Dropping Rail Plan Left Triangle With Unanswered Questions

Posted June 18, 2007

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— Even with a huge increase in funding and creative alternatives, the Triangle's traffic woes are only going to get worse.

A blue-ribbon commission is taking on the daunting task of what to do about it. Commuter rail is still stuck at the station, but trains still may figure in the solution.

The vision had been a sleek, modern commuter rail system passing Triangle traffic on the roads. The reality was that the federal government questioned the Triangle Transit Authority's plan, and it was pulled off the table.

The question is what to do now?

Transportation planners say that the average commute in the Triangle now takes 41 minutes If we don't invest more in alternative transportation, buses, high-occupancy vehicle (HOV) lanes and even commuter rail, the planners predict, average commute time could jump to 66 minutes in about 20 years.

The Special Transit Advisory Commission’s job is getting a transit plan back on track.

Ed Johnson is one member of the commission.

“We had a nice piece of the pie, but didn't have a good idea of what the pie really ought to look like, and that's what this group is trying to do with this fresh look at transit,” Johnson said.

The group is discussing better bus service, HOV lanes, car-pooling, and where people live.

“Hopefully, we'll come up with some transit solutions, and people will start to see that it makes sense that they can live close to a transit area and commute and do things like, and it will take a little pressure off the road system in the bargain,” Johnson said.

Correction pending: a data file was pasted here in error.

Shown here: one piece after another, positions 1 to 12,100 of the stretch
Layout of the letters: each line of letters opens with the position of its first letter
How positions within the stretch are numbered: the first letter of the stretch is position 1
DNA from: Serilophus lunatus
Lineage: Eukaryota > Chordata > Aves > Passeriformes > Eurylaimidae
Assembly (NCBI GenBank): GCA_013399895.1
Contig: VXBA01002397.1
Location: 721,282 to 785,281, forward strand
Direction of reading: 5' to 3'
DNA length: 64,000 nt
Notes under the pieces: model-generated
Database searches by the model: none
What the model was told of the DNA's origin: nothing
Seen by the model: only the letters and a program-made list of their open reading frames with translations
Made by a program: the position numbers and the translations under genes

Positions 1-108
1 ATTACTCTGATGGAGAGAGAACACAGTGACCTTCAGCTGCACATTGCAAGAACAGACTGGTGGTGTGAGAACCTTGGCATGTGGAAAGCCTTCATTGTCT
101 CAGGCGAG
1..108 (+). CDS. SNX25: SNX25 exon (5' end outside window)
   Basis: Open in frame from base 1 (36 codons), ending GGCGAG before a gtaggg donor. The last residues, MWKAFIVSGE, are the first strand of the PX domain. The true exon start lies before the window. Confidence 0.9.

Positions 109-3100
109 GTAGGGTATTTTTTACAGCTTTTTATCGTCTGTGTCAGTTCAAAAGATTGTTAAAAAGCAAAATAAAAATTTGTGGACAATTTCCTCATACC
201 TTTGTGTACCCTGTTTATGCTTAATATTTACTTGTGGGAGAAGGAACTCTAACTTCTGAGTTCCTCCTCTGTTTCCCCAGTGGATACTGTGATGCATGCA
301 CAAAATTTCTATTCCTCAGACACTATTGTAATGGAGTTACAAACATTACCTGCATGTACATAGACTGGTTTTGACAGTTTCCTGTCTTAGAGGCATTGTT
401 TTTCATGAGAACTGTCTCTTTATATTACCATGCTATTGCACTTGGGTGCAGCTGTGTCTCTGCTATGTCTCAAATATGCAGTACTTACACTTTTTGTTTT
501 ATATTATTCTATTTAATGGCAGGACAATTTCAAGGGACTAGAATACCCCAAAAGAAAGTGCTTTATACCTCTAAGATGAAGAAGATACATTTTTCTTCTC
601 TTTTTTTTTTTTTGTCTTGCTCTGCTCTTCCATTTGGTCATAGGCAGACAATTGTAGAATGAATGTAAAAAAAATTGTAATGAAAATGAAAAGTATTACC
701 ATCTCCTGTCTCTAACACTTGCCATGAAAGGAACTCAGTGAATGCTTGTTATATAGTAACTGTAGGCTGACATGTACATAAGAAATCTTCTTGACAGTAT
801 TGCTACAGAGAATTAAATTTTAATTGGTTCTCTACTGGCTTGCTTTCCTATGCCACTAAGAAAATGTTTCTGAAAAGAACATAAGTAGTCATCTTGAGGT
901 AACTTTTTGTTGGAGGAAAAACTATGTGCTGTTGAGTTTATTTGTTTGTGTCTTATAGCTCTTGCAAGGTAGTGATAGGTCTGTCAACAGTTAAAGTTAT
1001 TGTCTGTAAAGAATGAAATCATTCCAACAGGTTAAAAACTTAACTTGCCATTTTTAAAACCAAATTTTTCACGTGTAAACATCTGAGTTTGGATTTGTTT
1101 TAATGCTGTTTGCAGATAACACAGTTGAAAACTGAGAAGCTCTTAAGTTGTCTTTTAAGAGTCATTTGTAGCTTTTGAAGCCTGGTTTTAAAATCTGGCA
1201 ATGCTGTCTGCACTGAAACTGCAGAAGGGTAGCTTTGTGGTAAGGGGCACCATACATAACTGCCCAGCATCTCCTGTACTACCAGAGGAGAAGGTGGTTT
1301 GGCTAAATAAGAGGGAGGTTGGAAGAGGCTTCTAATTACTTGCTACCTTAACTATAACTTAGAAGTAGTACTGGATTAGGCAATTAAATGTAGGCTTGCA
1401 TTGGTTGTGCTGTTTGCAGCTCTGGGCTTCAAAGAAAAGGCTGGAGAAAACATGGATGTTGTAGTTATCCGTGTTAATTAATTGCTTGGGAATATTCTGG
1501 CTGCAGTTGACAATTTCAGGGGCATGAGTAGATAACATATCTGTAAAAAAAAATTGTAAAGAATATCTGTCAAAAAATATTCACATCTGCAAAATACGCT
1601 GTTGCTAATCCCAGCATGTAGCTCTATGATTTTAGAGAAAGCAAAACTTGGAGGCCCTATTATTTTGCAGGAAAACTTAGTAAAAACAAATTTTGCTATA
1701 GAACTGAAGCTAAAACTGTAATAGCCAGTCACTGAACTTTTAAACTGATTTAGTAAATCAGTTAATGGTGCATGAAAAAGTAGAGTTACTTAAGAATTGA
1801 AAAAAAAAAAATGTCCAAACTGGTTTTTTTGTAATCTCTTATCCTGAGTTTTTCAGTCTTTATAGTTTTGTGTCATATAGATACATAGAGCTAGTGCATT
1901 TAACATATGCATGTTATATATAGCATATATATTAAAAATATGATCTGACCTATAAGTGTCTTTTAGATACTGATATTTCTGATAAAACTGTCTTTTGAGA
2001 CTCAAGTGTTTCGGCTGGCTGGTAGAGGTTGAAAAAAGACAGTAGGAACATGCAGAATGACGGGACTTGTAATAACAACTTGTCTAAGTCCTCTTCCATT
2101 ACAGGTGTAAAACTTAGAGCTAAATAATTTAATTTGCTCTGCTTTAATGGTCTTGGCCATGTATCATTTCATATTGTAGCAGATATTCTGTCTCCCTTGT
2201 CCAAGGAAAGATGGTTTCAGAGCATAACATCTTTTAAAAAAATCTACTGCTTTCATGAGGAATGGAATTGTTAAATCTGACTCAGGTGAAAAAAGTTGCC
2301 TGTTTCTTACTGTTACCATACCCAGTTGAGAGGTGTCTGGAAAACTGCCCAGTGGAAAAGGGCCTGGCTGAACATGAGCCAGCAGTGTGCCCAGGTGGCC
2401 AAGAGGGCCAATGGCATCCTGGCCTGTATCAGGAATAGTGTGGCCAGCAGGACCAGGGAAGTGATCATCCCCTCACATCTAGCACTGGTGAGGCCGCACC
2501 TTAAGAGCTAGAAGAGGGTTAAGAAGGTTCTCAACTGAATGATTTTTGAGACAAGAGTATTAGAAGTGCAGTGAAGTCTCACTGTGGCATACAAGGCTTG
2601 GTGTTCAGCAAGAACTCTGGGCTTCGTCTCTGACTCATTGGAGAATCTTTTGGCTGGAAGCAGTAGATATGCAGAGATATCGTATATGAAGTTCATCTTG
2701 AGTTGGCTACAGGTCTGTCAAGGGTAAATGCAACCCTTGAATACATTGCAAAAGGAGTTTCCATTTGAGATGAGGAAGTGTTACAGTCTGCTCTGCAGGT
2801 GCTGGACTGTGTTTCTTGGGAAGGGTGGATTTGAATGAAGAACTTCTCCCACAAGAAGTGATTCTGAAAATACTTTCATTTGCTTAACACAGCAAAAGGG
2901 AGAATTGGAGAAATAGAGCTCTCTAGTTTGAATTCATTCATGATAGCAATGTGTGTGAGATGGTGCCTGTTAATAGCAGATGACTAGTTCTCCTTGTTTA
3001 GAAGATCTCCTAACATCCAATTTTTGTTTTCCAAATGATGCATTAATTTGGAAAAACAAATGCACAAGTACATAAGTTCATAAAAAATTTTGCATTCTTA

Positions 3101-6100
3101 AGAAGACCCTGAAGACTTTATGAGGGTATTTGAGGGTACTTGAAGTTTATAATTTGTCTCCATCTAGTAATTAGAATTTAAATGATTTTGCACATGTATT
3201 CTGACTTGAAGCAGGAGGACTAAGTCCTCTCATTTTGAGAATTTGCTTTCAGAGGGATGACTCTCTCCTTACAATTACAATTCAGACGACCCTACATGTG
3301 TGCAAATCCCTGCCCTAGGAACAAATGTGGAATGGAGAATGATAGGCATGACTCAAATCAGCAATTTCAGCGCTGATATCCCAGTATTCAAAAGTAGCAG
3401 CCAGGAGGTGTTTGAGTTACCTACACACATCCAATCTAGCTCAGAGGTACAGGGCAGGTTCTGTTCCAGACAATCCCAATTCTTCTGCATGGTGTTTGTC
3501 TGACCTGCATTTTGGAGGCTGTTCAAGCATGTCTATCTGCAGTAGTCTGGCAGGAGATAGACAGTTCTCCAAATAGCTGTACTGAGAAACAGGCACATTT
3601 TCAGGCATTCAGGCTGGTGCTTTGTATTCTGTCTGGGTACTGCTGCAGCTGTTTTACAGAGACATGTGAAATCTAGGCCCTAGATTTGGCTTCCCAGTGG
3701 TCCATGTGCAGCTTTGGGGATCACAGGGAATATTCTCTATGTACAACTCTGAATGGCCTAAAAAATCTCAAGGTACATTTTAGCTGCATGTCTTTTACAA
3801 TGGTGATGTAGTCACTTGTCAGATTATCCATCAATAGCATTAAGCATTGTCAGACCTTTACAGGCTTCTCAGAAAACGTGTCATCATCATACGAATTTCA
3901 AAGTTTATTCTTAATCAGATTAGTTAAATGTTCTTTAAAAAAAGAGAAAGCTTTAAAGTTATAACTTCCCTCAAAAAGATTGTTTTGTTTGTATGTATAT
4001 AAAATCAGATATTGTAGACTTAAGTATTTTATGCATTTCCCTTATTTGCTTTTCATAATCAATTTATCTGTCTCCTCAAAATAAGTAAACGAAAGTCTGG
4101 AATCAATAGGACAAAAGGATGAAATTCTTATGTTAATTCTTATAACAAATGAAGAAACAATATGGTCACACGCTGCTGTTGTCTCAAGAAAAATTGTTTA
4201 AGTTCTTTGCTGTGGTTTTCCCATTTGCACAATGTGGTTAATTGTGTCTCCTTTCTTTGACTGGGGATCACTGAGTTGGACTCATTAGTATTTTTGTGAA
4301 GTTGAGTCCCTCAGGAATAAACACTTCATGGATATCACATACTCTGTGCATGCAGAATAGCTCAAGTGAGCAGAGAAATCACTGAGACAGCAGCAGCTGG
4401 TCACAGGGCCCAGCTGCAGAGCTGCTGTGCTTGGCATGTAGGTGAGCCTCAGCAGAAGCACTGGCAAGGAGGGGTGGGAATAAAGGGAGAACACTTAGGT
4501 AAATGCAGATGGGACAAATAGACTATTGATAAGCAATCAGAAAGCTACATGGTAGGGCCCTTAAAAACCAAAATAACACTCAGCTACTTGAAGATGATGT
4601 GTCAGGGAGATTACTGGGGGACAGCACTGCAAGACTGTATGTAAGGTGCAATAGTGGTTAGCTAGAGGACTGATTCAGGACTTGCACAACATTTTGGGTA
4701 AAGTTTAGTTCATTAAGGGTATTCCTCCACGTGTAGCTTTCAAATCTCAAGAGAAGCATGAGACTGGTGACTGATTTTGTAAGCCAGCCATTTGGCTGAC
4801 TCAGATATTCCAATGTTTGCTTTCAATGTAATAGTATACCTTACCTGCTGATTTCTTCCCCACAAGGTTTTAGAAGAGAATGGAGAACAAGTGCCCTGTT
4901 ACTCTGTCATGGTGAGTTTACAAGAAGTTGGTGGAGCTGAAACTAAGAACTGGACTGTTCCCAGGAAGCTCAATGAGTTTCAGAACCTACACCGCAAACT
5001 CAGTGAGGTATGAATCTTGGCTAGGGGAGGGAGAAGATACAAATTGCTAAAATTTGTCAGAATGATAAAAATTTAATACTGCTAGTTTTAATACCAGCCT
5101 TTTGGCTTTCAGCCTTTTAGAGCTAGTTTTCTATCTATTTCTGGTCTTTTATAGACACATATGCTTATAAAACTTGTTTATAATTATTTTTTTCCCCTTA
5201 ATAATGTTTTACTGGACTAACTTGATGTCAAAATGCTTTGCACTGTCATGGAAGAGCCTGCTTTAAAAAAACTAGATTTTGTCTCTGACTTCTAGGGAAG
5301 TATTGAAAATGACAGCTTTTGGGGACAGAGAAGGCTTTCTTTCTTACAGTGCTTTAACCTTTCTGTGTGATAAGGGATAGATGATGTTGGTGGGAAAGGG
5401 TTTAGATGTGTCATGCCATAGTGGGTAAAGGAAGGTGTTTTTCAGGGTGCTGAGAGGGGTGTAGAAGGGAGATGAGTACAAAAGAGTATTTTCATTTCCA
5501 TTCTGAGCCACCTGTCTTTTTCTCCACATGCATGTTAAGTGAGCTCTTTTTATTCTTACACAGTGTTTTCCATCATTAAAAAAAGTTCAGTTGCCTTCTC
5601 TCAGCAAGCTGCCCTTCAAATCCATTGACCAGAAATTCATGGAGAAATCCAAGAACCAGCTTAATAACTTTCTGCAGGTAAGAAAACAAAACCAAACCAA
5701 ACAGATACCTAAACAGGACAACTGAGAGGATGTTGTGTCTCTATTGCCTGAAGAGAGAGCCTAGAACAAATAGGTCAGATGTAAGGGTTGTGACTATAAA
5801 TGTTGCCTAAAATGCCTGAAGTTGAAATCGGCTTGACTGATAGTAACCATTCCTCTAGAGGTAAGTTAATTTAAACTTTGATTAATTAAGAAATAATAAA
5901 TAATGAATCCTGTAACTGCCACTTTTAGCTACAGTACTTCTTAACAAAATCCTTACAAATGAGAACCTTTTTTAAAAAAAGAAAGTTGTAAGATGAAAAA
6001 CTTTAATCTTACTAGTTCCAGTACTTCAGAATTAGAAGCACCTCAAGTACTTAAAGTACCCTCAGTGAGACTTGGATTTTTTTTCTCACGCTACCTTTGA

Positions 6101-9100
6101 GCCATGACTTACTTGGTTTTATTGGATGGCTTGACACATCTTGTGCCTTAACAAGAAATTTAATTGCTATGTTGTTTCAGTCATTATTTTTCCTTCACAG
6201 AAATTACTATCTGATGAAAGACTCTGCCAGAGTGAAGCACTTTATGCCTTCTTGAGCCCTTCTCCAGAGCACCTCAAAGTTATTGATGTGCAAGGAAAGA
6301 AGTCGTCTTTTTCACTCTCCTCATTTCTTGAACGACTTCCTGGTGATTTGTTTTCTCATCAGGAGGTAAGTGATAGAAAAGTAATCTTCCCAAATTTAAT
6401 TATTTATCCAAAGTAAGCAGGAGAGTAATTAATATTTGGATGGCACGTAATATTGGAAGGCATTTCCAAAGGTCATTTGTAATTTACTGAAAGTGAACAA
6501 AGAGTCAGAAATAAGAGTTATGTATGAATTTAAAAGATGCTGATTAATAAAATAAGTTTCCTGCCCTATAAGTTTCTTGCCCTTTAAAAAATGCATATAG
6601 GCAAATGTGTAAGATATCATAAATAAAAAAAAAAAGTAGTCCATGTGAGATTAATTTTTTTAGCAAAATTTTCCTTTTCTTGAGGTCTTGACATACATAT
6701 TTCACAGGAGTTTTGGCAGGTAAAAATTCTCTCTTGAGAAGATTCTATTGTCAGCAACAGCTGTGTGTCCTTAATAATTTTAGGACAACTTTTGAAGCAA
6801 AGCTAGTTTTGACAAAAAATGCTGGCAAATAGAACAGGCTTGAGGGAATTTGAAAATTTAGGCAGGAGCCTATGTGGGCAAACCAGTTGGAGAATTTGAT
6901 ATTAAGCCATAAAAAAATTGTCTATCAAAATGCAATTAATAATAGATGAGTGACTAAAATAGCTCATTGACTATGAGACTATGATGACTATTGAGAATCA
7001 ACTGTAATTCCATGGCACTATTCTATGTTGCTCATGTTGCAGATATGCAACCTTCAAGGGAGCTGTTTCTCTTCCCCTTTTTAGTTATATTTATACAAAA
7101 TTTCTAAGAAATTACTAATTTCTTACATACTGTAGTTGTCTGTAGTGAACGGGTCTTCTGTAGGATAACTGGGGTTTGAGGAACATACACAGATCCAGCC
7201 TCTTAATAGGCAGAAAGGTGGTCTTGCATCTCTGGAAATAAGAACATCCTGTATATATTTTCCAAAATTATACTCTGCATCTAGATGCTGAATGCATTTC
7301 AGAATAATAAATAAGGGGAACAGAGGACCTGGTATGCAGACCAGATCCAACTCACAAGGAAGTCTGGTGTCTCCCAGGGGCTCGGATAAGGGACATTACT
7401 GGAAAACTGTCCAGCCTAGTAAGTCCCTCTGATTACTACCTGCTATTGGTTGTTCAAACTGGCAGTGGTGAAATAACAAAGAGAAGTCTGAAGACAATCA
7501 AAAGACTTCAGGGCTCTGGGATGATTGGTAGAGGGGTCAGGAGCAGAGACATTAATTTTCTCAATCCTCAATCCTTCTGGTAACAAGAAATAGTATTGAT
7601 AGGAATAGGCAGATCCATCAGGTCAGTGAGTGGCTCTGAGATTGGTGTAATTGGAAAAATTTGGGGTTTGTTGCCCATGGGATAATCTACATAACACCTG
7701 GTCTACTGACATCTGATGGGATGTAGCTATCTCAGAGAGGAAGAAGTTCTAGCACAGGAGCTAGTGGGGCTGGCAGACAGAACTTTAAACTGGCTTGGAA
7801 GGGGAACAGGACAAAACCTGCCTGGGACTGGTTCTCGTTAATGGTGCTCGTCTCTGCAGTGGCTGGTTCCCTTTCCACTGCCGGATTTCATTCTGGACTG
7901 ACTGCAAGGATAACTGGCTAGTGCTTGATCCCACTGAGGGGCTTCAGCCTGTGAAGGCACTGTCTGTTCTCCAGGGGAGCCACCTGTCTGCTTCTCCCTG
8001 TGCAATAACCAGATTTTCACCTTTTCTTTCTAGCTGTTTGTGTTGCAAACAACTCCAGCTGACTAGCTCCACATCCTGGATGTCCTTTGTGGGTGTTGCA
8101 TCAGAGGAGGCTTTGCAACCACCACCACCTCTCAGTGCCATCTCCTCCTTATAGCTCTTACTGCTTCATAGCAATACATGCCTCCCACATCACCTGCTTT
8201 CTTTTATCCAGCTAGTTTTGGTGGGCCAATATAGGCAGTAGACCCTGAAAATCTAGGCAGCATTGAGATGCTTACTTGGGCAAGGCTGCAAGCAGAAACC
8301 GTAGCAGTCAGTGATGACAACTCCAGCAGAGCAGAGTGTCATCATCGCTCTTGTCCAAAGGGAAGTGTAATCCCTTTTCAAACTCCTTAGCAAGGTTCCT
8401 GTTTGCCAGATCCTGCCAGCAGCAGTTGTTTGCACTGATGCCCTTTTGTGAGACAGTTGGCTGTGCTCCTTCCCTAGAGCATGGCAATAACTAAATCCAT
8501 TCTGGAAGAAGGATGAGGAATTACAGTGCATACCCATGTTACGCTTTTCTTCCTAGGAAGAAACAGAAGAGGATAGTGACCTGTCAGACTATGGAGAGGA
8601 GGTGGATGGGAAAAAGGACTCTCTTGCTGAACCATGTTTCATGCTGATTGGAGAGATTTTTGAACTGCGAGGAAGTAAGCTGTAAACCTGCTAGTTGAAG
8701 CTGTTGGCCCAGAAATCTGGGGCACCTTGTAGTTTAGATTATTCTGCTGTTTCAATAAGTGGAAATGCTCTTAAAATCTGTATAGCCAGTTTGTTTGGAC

Charlotte opens a commuter rail line in November, and the man who led their successful bid for federal funds urged the Triangle not to give up on rail.

They're talking about the right kinds of issues, exploring, (they) understand the forces that are at work demographically, financially and politically, and I would say that it provides a great opportunity for the future here,” Ron Tober, chief executive officer of the Charlotte Area Transit System, said.


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  • daphod Jun 19, 2007

    "As I’ve pointed out before in public forums:..."

    Sorry for not researching your previous posts!

    People are doing this every day in many cities. you're talking about costs when there isn't even a solid proposal yet. For God sakes give it a chance before you dismiss it.

    And yes, trains are typically more reliable than buses in terms of schedule. If you're a frequent rider, you can usually buy a month-long pass that includes all mass transit (including parking).

    And the 30MPG? Perhaps if you have a hybrid, don't hit a lot of stop and go, don't encounter accidents, drive with a light foot, ...